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Negotiating religious change and conflict: Female religious communities in early modern Ireland, c.1530–c.1641

  • Bronagh A. McShane (a1)
Abstract

This article explores how communities of female religious within the English sphere of influence in Ireland negotiated their survival, firstly in the aftermath of the Henrician dissolution campaigns of the late 1530s and 1540s and thereafter down to the early 1640s. It begins by examining the strategies devised by women religious in order to circumvent the state’s proscription of vocational living in the aftermath of the Henrician suppression campaigns. These ranged from clandestine continuation of conventual life to the maintenance of informal religious vows within domestic settings. It then moves on to consider the modes of migration and destinations of Irish women who, from the late sixteenth century onwards, travelled to the Continent in pursuit of religious vocations, an experience they shared with their English counterparts. Finally, it considers how the return to Ireland from Europe of Irish Poor Clare nuns in 1629 signalled the revival of monastic life for women religious on the island. The article traces the importance of familial and clerical patronage networks to the ongoing survival of Irish female religious communities and highlights their role in sustaining Catholic devotional practices, which were to prove vital to the success of the Counter-Reformation mission in seventeenth-century Ireland.

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The author wishes to thank Professor Marian Lyons (Maynooth University), Professor Colm Lennon (Maynooth University) and Dr Emilie K.M. Murphy (University of York) for reading drafts of this article and providing helpful comments and feedback. Thanks are also due to Professor Marie-Louise Coolahan (National University of Ireland, Galway) and Dr Caroline Bowden (Queen Mary University of London) for their advice and encouragement. The author gratefully acknowledges the financial assistance received for this research from the John and Pat Hume Scholarship (Maynooth University), the Irish Research Council Postgraduate Scholarship and the Royal Irish Academy (Charlemont Travel Award).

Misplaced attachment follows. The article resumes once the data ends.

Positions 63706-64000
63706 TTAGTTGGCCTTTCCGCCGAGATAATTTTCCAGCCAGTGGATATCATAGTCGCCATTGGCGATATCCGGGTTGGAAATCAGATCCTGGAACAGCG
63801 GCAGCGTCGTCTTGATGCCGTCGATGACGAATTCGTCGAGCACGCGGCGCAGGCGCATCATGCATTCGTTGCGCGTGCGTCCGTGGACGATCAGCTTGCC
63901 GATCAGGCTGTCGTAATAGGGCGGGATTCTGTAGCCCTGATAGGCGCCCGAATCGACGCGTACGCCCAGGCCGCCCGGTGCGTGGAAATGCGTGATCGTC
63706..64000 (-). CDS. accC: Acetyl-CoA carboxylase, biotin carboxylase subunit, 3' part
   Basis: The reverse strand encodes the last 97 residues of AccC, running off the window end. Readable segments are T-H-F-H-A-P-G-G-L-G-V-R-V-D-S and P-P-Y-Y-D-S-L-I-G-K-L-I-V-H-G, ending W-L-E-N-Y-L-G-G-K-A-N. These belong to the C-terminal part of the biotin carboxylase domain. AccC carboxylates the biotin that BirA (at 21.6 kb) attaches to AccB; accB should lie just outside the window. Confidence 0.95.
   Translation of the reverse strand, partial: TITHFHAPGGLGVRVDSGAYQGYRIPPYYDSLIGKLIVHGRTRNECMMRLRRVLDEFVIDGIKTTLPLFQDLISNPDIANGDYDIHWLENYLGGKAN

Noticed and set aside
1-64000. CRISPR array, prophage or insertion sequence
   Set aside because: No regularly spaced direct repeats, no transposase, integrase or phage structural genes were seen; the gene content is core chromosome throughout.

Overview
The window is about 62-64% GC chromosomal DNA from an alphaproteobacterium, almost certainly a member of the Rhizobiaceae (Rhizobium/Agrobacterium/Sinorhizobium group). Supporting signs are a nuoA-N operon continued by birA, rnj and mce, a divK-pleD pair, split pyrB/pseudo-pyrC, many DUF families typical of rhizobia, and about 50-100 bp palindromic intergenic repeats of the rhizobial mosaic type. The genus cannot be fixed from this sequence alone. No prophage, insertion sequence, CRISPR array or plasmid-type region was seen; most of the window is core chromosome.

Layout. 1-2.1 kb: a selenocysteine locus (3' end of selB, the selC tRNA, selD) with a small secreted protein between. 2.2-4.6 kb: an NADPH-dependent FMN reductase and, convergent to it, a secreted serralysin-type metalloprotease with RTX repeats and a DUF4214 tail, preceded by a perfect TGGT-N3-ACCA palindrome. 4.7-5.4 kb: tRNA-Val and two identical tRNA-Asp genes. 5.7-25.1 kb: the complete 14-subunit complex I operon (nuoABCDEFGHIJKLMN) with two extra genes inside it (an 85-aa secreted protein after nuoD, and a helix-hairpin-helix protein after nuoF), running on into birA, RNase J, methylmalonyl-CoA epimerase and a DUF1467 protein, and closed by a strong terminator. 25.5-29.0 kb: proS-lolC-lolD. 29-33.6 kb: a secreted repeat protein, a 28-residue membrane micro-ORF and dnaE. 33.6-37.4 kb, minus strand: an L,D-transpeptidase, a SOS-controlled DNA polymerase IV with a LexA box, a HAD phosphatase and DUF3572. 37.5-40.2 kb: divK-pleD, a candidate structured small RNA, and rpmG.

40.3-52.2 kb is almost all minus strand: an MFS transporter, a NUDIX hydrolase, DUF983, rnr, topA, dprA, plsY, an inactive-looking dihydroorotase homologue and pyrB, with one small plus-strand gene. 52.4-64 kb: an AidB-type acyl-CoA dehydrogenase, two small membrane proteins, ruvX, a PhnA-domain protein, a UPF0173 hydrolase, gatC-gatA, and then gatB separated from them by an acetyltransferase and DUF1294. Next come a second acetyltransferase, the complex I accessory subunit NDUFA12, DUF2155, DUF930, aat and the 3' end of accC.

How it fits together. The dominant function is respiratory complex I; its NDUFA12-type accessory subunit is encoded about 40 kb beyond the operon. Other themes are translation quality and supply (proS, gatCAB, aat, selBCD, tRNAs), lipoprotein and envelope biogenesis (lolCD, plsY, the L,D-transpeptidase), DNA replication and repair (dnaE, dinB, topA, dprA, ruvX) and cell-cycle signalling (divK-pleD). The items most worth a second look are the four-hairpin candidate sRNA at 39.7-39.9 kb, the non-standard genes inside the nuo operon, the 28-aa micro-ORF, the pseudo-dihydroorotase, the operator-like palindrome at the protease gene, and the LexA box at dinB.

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Charlotte Woodford , Nuns as Historians in Early Modern Germany (Oxford: Oxford University Press, 2002)

Caroline Bowden , ‘The English Convents in Exile and Questions of National Identity, c.1600–1688’ in David Worthington, ed. British and Irish Emigrants and Exiles in Europe (Boston: Brill, 2010), 297341

Marie-Louise Coolahan , Women, Writing and Language in Early Modern Ireland (Oxford: Oxford University Press, 2010)

Brendan Bradshaw , ‘George Browne, First Reformation Archbishop of Dublin, 1536–54’ in Journal of Ecclesiastical History (hereafter JEH) 21 (1970): 301326

Christopher Maginn , ‘The Baltinglass Rebellion, 1580: English Dissent or a Gaelic Uprising?’, HJ 47, no. 2 (2004): 205232

Laurence Lux-Sterrit , ‘Mary Ward’s English Institute: The Apostolate as Self-Affirmation’, Recusant History (hereafter Rec. Hist.) 28, no. 2 (2006): 192208

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British Catholic History
  • ISSN: 2055-7973
  • EISSN: 2055-7981
  • URL: /core/journals/british-catholic-history
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